Novel Writing Isn't Novel Through Suspension Of Disbelief

I've never seen any statistics about the percentage of people who try writing a novel, but I suspect it would be higher than for any other writing endeavor, including memoir. I also wouldn't be surprised if a pretty high percentage of people who set out to write a novel eventually complete one or more. I hear from quite a few of them. I think the one universal barrier the new author must overcome to complete a novel is the suspension of disbelief. Not the well known suspension of disbelief on the part of the reader, but on the part of the author. The author puts aside all rational thoughts about the odds of the novel ever being published or read and proceeds as if it were another feather in the author's cap.

The problem for most writers isn't suspending their disbelief for the period of time required to write the novel, it's keeping the faith after it's completed. These days, with most fiction trade publishers not even accepting unagented submissions, many authors who don't want to leave the manuscript in the bottom drawer for their heirs quickly turn to fee paying solutions. Some authors choose to pay reader fees to NYC agents who claim to be connected, but I can't say I've ever heard directly from an author who met with success going that route. Other authors choose to pay a subsidy publisher to get their novel into print, usually with the hope that a break-through success will result. Both of these approaches require a suspension of disbelief.

Since the paid agent route can't be effective for the vast majority of authors even if the agent is legitimately trying to place manuscripts, those who want to see their novel in print usually end up with a subsidy press. It's a guaranteed process, the author pays the fee and some months later receives X copies of the book and can see it listed on Amazon. Depending on the subsidy publisher and the package paid for, the author's mother may also be able to order the book through the local Barnes&Noble or Borders.

The ultimate suspension of disbelief comes if the author of a subsidy published novel is so desperate for success (ie, sales) that paid marketing campaigns begin to look legitimate. As with paid agenting, I have never heard a success story from an author who paid a third party to market a novel. Whether the campaign costs thousands of dollars, or tens of thousands of dollars, novels just aren't a "product" that can be easily driven to profitability by advertising. I'm pretty good at suspending disbelief myself, I remember being thrilled by the Lensmen series when I was a kid, but idea that thousands of dollars spent on an advertisement in a literary supplement could sell even a handful of novels to strangers to me is the ultimate self deception. Nobody I know reads book review sections looking for advertisements for books from unknown authors and subsidy publishers. Do you?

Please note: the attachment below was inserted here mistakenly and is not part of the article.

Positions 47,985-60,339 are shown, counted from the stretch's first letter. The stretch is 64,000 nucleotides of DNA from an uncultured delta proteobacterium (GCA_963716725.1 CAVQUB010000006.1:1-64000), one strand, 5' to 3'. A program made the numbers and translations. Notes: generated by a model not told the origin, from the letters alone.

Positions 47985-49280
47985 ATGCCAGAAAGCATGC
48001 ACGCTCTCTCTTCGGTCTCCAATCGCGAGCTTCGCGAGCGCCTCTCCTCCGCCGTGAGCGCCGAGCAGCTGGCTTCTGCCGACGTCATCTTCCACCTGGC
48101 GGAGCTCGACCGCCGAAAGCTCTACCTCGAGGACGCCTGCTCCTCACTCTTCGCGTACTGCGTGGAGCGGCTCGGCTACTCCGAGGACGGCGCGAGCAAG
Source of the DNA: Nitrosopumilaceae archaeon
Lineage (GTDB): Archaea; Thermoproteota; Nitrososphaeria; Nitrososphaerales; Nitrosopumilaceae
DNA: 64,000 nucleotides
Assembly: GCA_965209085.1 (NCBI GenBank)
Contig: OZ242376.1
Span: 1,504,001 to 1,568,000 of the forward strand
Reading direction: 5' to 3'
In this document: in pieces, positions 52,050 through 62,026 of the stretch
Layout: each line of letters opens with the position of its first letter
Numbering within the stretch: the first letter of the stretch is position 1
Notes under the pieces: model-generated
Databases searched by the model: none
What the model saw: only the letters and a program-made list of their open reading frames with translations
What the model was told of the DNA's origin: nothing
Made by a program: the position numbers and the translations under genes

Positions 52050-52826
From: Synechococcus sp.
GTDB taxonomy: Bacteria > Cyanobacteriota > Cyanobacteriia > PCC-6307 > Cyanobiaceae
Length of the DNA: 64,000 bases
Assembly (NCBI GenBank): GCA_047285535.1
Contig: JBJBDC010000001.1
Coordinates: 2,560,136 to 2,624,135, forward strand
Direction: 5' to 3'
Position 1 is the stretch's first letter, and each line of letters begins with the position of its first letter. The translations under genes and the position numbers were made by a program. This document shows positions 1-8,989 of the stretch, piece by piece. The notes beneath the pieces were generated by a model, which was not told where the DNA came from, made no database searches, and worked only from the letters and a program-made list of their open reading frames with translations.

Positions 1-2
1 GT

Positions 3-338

In a reply today to the author of a new novel published by a subsidy press who planned to buy my publishing book, I wrote:

I'm not sure how much it can help you at this point unless you are planning to self publish other books in the future by starting your own company. That's the approach I advocate, along with not publishing a book until you have a marketing platform in place and are getting requests for purchases based on preliminary excerpts or drafts.

I'd suggest buying Steve Weber's book instead of mine, came out a couple months ago, titled "Plug Your Book." It's primarily about how to use the social networking aspects of the Internet to give your book a chance to get noticed.

Fiction is a very tough sell for new authors using an author services company or subsidy press. It's not that easy for trade publishers either, though they have the advantage of being able to get the books some shelf exposure. I'd suggest focusing your marketing efforts like a laser beam on the demographic you mention in the theme of your book, and promoting it as a realistic look at the real issues faced by people in that situation.

I'd also moderate your expectations and expect a lot of hard work. Although I write and publish for a living, I never published the novel I wrote more than a decade ago because I couldn't figure out a realistic way to market it. I'd written it without any thought to audience or marketability. The only absolute rule I can suggest is not to spend money advertising. It won't work, nobody buys fiction from an unknown author because they see an advertisement. You essentially have to hand-sell the books to try to get word of mouth going. The social networking described in Weber's book is one way to do that, because the Internet allows you to plug into niche networks of people scattered across the country or the globe.
There's nothing wrong with paying to get your novel published because you want copies to give to family and friends or to try to sell to strangers. Just don't get caught up in the idea that it's a legitimate business proposition that will repay any investment in a year or a lifetime. I heard from an author years ago who had taken out a second mortgage on his house to promote his book and wanted advice on how best to spend the money. My advice was pay it back.

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